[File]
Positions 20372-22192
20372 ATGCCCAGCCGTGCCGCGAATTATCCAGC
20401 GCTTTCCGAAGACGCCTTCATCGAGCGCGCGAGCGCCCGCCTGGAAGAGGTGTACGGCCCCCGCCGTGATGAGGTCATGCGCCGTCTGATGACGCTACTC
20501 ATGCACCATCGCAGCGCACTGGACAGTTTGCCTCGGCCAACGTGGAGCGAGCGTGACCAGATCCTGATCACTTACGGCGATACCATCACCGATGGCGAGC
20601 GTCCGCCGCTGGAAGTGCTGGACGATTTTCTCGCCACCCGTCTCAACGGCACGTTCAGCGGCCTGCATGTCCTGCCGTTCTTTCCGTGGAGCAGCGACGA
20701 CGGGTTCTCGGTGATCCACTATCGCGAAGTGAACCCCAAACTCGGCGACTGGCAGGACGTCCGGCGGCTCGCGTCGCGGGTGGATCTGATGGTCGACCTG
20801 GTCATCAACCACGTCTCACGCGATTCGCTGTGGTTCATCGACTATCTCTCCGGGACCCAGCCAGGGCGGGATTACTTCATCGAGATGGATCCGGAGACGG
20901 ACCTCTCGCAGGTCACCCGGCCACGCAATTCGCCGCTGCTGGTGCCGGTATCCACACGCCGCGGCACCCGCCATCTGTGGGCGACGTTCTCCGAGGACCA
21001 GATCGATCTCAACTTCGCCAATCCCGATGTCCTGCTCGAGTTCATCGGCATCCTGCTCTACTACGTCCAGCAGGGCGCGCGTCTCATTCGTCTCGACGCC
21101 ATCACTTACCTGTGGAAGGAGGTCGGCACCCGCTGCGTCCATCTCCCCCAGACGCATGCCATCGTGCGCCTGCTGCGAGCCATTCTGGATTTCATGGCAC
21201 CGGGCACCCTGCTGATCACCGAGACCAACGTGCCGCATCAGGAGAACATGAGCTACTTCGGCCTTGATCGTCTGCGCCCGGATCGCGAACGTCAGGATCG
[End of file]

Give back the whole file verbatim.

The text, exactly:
Positions 20372-22192
20372 ATGCCCAGCCGTGCCGCGAATTATCCAGC
20401 GCTTTCCGAAGACGCCTTCATCGAGCGCGCGAGCGCCCGCCTGGAAGAGGTGTACGGCCCCCGCCGTGATGAGGTCATGCGCCGTCTGATGACGCTACTC
20501 ATGCACCATCGCAGCGCACTGGACAGTTTGCCTCGGCCAACGTGGAGCGAGCGTGACCAGATCCTGATCACTTACGGCGATACCATCACCGATGGCGAGC
20601 GTCCGCCGCTGGAAGTGCTGGACGATTTTCTCGCCACCCGTCTCAACGGCACGTTCAGCGGCCTGCATGTCCTGCCGTTCTTTCCGTGGAGCAGCGACGA
20701 CGGGTTCTCGGTGATCCACTATCGCGAAGTGAACCCCAAACTCGGCGACTGGCAGGACGTCCGGCGGCTCGCGTCGCGGGTGGATCTGATGGTCGACCTG
20801 GTCATCAACCACGTCTCACGCGATTCGCTGTGGTTCATCGACTATCTCTCCGGGACCCAGCCAGGGCGGGATTACTTCATCGAGATGGATCCGGAGACGG
20901 ACCTCTCGCAGGTCACCCGGCCACGCAATTCGCCGCTGCTGGTGCCGGTATCCACACGCCGCGGCACCCGCCATCTGTGGGCGACGTTCTCCGAGGACCA
21001 GATCGATCTCAACTTCGCCAATCCCGATGTCCTGCTCGAGTTCATCGGCATCCTGCTCTACTACGTCCAGCAGGGCGCGCGTCTCATTCGTCTCGACGCC
21101 ATCACTTACCTGTGGAAGGAGGTCGGCACCCGCTGCGTCCATCTCCCCCAGACGCATGCCATCGTGCGCCTGCTGCGAGCCATTCTGGATTTCATGGCAC
21201 CGGGCACCCTGCTGATCACCGAGACCAACGTGCCGCATCAGGAGAACATGAGCTACTTCGGCCTTGATCGTCTGCGCCCGGATCGCGAACGTCAGGATCG